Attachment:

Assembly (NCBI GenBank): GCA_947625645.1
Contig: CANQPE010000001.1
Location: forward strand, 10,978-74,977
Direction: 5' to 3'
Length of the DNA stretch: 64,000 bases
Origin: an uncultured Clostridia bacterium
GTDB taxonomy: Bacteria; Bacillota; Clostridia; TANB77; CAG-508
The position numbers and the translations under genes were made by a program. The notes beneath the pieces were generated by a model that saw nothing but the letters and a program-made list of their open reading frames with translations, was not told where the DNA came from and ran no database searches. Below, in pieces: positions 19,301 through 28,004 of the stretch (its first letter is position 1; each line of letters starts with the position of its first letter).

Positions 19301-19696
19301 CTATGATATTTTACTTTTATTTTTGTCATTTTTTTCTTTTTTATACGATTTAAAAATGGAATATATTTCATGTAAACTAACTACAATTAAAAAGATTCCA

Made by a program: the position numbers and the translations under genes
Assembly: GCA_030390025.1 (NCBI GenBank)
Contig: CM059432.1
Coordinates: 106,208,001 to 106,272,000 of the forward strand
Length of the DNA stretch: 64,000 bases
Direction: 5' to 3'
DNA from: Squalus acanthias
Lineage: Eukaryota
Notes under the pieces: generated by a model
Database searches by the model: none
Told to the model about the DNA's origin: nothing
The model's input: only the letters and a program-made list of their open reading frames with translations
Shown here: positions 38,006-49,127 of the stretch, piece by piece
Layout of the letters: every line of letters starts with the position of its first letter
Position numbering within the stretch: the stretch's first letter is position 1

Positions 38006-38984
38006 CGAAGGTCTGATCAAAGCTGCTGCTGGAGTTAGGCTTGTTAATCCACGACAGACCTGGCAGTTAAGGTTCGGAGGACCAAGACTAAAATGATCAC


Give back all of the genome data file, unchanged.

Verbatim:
Assembly (NCBI GenBank): GCA_947625645.1
Contig: CANQPE010000001.1
Location: forward strand, 10,978-74,977
Direction: 5' to 3'
Length of the DNA stretch: 64,000 bases
Origin: an uncultured Clostridia bacterium
GTDB taxonomy: Bacteria; Bacillota; Clostridia; TANB77; CAG-508
The position numbers and the translations under genes were made by a program. The notes beneath the pieces were generated by a model that saw nothing but the letters and a program-made list of their open reading frames with translations, was not told where the DNA came from and ran no database searches. Below, in pieces: positions 19,301 through 28,004 of the stretch (its first letter is position 1; each line of letters starts with the position of its first letter).

Positions 19301-19696
19301 CTATGATATTTTACTTTTATTTTTGTCATTTTTTTCTTTTTTATACGATTTAAAAATGGAATATATTTCATGTAAACTAACTACAATTAAAAAGATTCCA

Made by a program: the position numbers and the translations under genes
Assembly: GCA_030390025.1 (NCBI GenBank)
Contig: CM059432.1
Coordinates: 106,208,001 to 106,272,000 of the forward strand
Length of the DNA stretch: 64,000 bases
Direction: 5' to 3'
DNA from: Squalus acanthias
Lineage: Eukaryota
Notes under the pieces: generated by a model
Database searches by the model: none
Told to the model about the DNA's origin: nothing
The model's input: only the letters and a program-made list of their open reading frames with translations
Shown here: positions 38,006-49,127 of the stretch, piece by piece
Layout of the letters: every line of letters starts with the position of its first letter
Position numbering within the stretch: the stretch's first letter is position 1

Positions 38006-38984
38006 CGAAGGTCTGATCAAAGCTGCTGCTGGAGTTAGGCTTGTTAATCCACGACAGACCTGGCAGTTAAGGTTCGGAGGACCAAGACTAAAATGATCAC